The other yarn shop we visited was Lankatalo Tapion Kauppa. I have blogged about that shop earlier here: LYS. It's big, it's in the middle of nowhere, and it's a bit too much. I did well, I bought only one bag of yarn that I really needed, i.e. some sock yarn for a blanket I started crocheting and frogged and then changed to knitting. Of course I didn't buy enough yarn the first time I went to Tapio, and luckily they still had it. There are pics in Sarah's blog!

We where quite happy and a bit tired, but we still did some spinning and knitting when we came home in the evening. When Sarah and Malin left hubby's and my dog Kasper fainted I think. At least he slept for almost one day. And when I said "fishyface" several days later he started looking for Sarah. I won't tell you why.

lördag 12 februari 2011

Double Fun Socks

Jag glömde ju alldeles bort att jag skulle visa makens Double Fun sockor som jag började sticka i december. Visst blev de färdiga, och det för flera veckor sedan! Jag har t.o.m. tvättat dem en gång redan.
I completely forgot I promised to show hubby's Double Fun socks which I started knitting in December. I finished them several weeks ago! I have even washed them once.

torsdag 10 februari 2011

American Jacob. My Fiber Studies 8

I take part in the SpinDoctor Rare Breed Wool Challenge on Ravelry. My blog posts are tagged SpinDoctor. The Challenge ends June 30th 2011. You find SpinDoctor's podcasts in my Link list to the right.

The Sheep

The history of Jacob sheep is undergoing a revision right now, but it is clear that the breed is very old. The name "Jacob" was given to this particular sheep as late as the 20th century. The breed was imported to North America at the beginning of the 1900s. The status of the American Jacob is "threatened" in the list of the American Livestock Breeds Conservancy. The sheep is multihorned. Most sheep have four horns. Photos here: Jacob Sheep Breeders Association

The American small holders have bred for fleece trying to preserve the historical look of the sheep, while in UK other breeds have been introduced in order to get bigger sheep for more meat.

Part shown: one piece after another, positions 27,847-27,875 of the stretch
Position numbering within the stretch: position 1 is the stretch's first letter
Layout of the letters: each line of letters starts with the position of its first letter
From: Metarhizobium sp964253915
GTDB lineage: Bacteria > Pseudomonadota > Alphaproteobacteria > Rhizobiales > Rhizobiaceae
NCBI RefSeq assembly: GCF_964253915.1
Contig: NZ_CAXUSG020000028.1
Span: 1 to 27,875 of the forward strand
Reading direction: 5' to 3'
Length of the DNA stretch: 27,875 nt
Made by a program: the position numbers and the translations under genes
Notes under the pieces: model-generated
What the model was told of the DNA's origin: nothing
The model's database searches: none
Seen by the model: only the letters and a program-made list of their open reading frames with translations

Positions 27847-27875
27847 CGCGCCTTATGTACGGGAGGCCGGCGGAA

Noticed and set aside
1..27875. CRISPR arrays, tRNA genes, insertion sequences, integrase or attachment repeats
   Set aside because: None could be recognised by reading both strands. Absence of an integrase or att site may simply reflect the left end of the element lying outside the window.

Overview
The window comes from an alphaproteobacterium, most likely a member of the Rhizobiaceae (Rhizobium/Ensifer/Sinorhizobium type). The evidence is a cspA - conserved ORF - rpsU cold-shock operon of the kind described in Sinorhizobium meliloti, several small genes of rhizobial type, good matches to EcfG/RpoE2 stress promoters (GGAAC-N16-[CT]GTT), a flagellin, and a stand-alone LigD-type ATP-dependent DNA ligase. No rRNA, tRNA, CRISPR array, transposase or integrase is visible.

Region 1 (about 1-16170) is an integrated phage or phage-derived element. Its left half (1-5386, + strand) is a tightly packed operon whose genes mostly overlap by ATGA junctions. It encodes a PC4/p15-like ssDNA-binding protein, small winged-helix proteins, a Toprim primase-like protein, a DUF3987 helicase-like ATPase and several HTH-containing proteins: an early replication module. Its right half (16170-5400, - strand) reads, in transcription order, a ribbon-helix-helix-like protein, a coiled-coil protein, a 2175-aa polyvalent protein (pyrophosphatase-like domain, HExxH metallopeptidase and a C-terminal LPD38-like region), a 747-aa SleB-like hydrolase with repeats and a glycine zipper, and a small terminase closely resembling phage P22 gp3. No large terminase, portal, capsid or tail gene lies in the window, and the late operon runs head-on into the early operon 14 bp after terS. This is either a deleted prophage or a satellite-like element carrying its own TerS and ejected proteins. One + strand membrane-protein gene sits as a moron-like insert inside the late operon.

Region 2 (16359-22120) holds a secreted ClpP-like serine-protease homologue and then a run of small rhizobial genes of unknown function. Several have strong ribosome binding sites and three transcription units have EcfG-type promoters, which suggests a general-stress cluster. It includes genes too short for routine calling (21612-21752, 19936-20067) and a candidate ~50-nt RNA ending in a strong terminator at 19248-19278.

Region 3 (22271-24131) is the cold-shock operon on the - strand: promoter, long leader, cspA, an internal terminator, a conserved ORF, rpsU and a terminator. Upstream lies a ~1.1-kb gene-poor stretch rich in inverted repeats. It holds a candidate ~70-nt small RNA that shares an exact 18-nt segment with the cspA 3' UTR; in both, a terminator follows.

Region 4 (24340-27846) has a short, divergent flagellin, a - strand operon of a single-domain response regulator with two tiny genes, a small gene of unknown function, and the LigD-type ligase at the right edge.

The wool

The color of the sheep is piebold, spotted in black (dark brown), gray (also called "lilac"), and white. The sheep looks hairy and shaggy, but the fleece has no outer coat. The wool from American Jacob is much appreciated by handspinners.

Preparation and Spinning
Combs: Louet one row mini combs
Wheel: Louet Victoria
Ratio: 1:8.5
Singles' WPI on my wpi-tool: 24 at an average

I scoured the fleece sample, and when it was dry separated it into small heaps of white, brown, light gray and a little bigger heap with colors that couldn't be easily separated. I combed the white, brown, gray and mixed heap as they were and spun four 2-ply yarns. But first I took some of the white and brown aside and combed and spun a humbug yarn, and some of the white, gray and brown into a darker gray yarn. I got six nice yarns. The staple length was 4-8 cm, the brown being the shortest and most difficult to comb and spin. My nice Louet one row mini combs are fantastic! They comb almost anything.

When washed I found that the hand of the yarns goes from the soft in the white to the little coarser in the brown according to color, so the dark gray is in between. That is normal, as colored fleece usually is coarser than white. The white skein has a luster I think is semilustrous, the brown has almost no luster. The rest are in between those two. There was no kemp and the wool was very soft, so I think I got lamb's wool in my super sampler package from The Spinning Loft. Some lambs may have outer coat which is later shed, so perhaps my fleece was from a second shearing. Hard to say for me. I know almost nothing about Jacobs.

This was lovely Jacob, and it was fun to work with. Last year I spun German Jacob from mill carded roving, and it was coarse and full of kemp, so I didn't like it very much but thought it would be good in a cardigan or sweater. I'm still knitting that sweater... it sheds all over me and I keep thinking it will never stop. I have to put a lining in it if I ever get it finished.

German Jacob (gray), Leongberger and wool (beige) and a wool-mix yarn, all handspun. You can  see the white coarse kemp fibers in my knitting

Read more
Jacob Sheep Breeders Association
American Livestock Breeds Conservancy
Deborah Robson & Carol Ekarius, The Fleece & Fiber Sourcebook. Storey Publishing, to be released May 2011


Solen är här! Det är -23C, disigt och vackert. Just nu går solen i moln, så det blir varmare. -15 lovar de till eftermiddagen. Det här är en underbar tid på året. Grannarna har lagt skidspårsbotten inför vårens turer, och Kasper kollar vem som gått på vägen. Harar och rävar och katter brukar det vara, och någon hund ibland.

söndag 6 februari 2011

CVM. My Fiber Studies 7

I take part in the SpinDoctor Rare Wool Breed Challenge on Ravelry. My blog posts are tagged SpinDoctor. The challenge ends June 30th 2011             

The Sheep
                             Photo from Spin Off Magazine Summer 2009, p. 72